Wednesday, December 10, 2008

Shadow of a Doubt

Don’t you just love Peter Pan’s shadow?
How it moves around like a living entity all its own?
I don’t.

Sorry to rain on the balloon, but I’m going to have to pop the parade.

The “living shadow” does not appear in the play Peter Pan nor does it happen in the book Peter and Wendy. It’s yet another concoction of the House of Mouse. And a slightly (pun noted) damaging one at that, for the free-roaming silhouette has become part of pop culture. (Much like the ruby slippers of Oz.) The mischievous moving shadow even shows up in P.J. Hogan’s version. In fact, he devotes quite a bit of time to it. (Time which might have been spent putting some other aspect of the book onto the screen.)

Please don’t take offense to me pointing it out that it’s not correct. I’ll grant you that it’s a charming idea. But don’t forget that I’m a Pan purist. It’s just my nature to sigh at misrepresentation.

You may now be wondering what DOES happen according to Barrie. You probably remember some of it correctly: Peter’s shadow is snapped off when Nana slams the window down on it as he is escaping from the Darlings’ home. Now for the parts you might not know. Mrs. Darling finds it in Nana’s mouth (after checking for a little boy’s body outside as she saw him leap out a window). She keeps it, rolls it up and stuffs it in a drawer. (You likely remember the drawer.) But what you probably don’t recall is Mrs. Darling's intial inclination. At first she hangs it out the window: He is sure to come back for it; let us put it where he can get it easily without disturbing the children. The narrator goes on to say: But unfortunately Mrs. Darling could not leave it hanging out at the window, it looked so like the washing and lowered the whole tone of the house. So you see, in Barrie’s vision, a shadow does not behave like an inky flat person of free-will. It’s rather like a piece of laundry. I know what you may be thinking…what with all the magic that Peter Pan has been exposed to, wouldn’t his shadow have obtained magical qualities? No, apparently not: You may be sure Mrs. Darling examined the shadow carefully, but it was quite the ordinary kind.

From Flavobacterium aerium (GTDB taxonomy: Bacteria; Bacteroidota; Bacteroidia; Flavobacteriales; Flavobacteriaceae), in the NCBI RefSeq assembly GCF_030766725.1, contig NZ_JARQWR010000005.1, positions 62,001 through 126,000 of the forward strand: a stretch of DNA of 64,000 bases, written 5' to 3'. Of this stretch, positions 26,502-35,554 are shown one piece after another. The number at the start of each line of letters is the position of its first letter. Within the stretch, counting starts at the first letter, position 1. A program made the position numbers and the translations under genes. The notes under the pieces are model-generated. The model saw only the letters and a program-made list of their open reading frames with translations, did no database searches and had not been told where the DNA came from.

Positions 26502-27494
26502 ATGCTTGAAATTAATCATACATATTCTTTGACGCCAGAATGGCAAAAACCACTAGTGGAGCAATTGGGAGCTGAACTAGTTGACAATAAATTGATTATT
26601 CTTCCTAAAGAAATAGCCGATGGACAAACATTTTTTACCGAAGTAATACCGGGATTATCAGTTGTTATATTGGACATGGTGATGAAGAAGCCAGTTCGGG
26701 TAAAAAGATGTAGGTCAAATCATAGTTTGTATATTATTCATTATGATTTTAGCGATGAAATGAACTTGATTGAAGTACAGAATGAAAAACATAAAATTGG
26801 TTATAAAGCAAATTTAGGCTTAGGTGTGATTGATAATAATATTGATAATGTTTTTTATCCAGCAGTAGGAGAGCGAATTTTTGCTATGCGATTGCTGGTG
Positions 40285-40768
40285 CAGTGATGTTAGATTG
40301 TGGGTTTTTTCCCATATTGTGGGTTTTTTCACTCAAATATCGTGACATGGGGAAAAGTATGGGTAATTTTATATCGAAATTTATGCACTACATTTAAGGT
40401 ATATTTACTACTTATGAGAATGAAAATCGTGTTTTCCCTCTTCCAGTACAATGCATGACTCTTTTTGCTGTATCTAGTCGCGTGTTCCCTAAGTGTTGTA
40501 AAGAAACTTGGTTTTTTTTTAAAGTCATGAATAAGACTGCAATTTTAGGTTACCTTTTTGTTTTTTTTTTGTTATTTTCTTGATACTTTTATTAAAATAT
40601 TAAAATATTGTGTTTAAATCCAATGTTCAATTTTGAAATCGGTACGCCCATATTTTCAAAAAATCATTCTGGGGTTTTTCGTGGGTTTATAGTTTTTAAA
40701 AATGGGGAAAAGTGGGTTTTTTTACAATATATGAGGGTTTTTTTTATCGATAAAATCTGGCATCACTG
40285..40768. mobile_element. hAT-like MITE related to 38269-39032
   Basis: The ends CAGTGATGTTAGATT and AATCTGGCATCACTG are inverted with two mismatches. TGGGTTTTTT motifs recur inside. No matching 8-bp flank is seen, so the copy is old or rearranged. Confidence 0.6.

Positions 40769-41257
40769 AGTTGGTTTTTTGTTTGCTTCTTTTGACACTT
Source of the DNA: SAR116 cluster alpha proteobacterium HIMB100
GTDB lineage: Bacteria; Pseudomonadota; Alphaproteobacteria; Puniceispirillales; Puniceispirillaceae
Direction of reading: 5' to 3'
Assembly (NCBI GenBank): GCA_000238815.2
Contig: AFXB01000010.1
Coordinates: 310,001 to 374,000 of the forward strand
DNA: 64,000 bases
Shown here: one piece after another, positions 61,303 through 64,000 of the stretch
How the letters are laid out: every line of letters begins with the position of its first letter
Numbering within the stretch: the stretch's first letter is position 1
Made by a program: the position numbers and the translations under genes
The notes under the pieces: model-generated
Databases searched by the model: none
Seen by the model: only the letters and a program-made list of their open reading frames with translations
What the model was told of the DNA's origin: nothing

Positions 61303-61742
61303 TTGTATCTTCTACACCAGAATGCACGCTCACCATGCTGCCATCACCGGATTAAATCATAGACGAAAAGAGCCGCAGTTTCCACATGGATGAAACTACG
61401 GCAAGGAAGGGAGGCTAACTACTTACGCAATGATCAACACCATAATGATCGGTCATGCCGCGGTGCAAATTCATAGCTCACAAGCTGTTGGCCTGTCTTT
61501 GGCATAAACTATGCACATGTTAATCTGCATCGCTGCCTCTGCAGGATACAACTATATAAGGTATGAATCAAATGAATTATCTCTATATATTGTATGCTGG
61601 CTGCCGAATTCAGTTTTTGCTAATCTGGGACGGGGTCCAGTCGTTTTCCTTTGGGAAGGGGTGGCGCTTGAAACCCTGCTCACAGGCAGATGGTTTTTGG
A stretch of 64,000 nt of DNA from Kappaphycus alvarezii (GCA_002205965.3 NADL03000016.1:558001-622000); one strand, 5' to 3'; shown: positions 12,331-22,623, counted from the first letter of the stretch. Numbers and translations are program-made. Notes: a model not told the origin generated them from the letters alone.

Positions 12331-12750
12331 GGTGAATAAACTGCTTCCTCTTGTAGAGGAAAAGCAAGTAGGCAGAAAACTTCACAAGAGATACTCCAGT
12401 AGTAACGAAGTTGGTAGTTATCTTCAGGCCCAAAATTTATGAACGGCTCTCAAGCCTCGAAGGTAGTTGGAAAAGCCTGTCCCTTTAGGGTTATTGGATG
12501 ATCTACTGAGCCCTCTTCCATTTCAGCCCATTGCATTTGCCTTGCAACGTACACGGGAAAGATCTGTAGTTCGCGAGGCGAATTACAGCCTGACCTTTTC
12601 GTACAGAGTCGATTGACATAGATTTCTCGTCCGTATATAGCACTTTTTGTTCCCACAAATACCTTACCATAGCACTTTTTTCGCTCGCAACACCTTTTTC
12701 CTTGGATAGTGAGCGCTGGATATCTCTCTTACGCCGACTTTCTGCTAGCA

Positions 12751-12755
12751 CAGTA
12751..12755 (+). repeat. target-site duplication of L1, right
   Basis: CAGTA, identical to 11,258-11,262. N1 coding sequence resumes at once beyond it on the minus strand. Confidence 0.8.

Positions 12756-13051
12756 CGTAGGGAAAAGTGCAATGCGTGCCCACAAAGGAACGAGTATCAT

Again, sorry to have debunked Disney’s touch for those who liked it. But let us assume that it is a sentient shadow for a moment. It’s just not logical (outside of it being utterly fantastical). What happens to the shadow when it is re-attached to Peter? It behaves normally, so… does that mean it is now dead, so to speak? Or is it still “alive” and a slave to Pan’s motions? Either notion is creepy. It just doesn’t work, if you ask me.

Now it’s entirely possible that Barrie himself would have relished this idea. If stage effects had been sophisticated enough to have produced a living shadow, would he have wanted one? (Chances are it could be easily accomplished with a scrim and backlighting.) Animation had been in its infancy when the play premiered in 1904. Barrie probably would not have readily thought to produce an animated Pan. And if he had, it would have remained silent anyway. So we are left wondering whether or not he would have enjoyed the “living shadow” concept. There is no way to know for sure. However, I'll admit that it does indeed have a Barriesque quality.

For Peter Pan’s NeverWorld, I decided to make a compromise. Since the idea is in fact ingrained into popular culture but nevertheless incorrect, how could I reconcile the two, as it were? I solved it thus: Peter’s shadow is again “lost” when he arrives on NeverWorld and it is roaming around freely. Did I go against my own rant? No. You see, the shadow is not willfully flitting around. Rather it’s being blown about by the wind. Naturally, I couldn't simply separate him from it without cause. As for what that reason is or how Peter Pan is re-acquainted with his pesky shadow… you’ll have to read the book to find out, of course.

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